Bosnian mountains with its many high peaks make up four-fifths of the country, and are a part of the Dinaric Alps. Sixty mountains in Bosnia and Herzegovina have peaks above 1500 meters above sea level, while 11 have peaks are over 2000 meters above see level, including Maglić, as the highest peak in Bosnia and Herzegovina with 2386 meters.

The city of Sarajevo is surrounded by four Olympic mountains of Trebević, Jahorina, Igman, Bjelašnica, as well as Treskavica and Romanija of rare natural beauty.

Situated in the central part of the Balkan Peninsula, Sarajevo and its mountains have throughout the history been on the roads of different civilisations that had left their marks. The most striking remnants of the past are necropolis of medieval tombstones known as stećak, found at altitudes close to 2,000 meters. These are medieval monolithic tombstones found across the entire territory of present-day Bosnia and Herzegovina (60,000 tombstones), parts of Serbia (4,100), Montenegro (3,500) and Croatia (4,400). They are on the list of World Heritage Sites by UNESCO and are national monuments of Bosnia and Herzegovina.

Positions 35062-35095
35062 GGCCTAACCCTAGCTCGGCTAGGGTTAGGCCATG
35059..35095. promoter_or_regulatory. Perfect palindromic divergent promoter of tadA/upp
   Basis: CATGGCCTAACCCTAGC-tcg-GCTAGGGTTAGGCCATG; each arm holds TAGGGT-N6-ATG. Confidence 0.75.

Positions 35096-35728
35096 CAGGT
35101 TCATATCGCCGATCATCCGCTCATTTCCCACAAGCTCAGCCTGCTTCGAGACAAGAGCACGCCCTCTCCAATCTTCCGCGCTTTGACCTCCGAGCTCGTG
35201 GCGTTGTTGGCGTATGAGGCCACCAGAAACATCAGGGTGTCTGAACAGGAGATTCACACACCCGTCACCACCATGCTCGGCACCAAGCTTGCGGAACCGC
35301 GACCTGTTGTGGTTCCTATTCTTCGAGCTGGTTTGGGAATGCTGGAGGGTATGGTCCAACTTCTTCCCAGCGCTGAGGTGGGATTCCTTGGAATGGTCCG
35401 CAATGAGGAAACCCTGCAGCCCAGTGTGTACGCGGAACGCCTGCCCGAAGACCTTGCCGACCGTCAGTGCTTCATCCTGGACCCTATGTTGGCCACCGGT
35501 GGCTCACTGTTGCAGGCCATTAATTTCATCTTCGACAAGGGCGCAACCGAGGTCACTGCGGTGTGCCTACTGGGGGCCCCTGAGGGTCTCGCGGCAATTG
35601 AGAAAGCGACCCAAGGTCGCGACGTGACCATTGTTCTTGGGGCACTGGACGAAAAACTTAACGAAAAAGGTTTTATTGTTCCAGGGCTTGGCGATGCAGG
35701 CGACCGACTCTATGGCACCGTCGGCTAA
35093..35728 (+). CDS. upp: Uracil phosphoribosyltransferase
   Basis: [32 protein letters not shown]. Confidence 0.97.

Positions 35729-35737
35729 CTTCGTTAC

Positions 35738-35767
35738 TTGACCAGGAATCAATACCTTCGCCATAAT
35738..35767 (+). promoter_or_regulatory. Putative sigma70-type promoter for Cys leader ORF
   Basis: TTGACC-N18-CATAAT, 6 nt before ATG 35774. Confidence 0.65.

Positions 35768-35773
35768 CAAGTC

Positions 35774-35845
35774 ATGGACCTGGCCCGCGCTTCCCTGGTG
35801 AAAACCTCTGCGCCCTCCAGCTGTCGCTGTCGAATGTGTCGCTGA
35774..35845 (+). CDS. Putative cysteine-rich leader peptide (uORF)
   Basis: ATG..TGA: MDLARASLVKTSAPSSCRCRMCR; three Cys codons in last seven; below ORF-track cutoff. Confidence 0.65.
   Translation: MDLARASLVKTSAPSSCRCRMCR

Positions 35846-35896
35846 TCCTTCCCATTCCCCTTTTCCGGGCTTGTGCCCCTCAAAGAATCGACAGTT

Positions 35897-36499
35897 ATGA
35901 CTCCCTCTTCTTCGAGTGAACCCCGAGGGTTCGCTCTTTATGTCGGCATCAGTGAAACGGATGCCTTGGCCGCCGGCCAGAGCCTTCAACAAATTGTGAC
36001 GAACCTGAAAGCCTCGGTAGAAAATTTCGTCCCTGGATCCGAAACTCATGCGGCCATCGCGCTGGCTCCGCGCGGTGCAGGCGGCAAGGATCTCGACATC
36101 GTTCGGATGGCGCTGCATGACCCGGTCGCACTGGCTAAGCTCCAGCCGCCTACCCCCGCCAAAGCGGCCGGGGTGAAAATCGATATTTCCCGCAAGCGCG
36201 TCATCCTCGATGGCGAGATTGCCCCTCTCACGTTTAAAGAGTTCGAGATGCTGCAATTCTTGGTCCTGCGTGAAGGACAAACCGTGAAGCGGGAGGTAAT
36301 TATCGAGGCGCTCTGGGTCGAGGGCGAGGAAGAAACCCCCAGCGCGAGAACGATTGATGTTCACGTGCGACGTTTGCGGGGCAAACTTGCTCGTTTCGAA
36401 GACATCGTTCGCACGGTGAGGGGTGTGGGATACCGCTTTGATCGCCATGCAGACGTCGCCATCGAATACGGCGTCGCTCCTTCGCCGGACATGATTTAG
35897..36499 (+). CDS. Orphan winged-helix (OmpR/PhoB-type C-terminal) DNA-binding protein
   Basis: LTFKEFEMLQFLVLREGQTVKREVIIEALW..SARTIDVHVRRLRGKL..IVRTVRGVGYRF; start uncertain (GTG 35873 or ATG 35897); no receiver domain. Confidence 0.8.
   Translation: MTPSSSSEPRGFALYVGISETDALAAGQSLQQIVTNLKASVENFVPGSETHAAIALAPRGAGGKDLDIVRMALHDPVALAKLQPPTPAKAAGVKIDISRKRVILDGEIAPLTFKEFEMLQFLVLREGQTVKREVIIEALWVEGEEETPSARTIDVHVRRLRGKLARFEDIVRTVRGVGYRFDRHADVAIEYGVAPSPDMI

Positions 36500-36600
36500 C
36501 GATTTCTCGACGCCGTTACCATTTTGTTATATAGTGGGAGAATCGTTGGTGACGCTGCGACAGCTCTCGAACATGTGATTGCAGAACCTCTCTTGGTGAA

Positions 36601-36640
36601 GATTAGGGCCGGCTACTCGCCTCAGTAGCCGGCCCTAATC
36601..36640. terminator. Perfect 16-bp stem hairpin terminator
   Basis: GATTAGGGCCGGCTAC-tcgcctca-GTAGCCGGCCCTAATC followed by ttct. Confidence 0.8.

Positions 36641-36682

“Mind me saying, but Mrs. Europe has no historical monuments. The Incas in America have monuments. Egypt has the real cultural monuments. Mind me saying, Mrs. Europe, but only Bosnia has monuments, stećak tombstones. What’s a stećak? The embodiment of a highlander, a Bosnian! What is a Bosnian doing on stećak? He stands upright! His head up, his arm raised! But nowhere did anyone ever find a stećak showing a Bosnian kneeling or begging, showing him as a servant.” (Miroslav Krleža, 1960)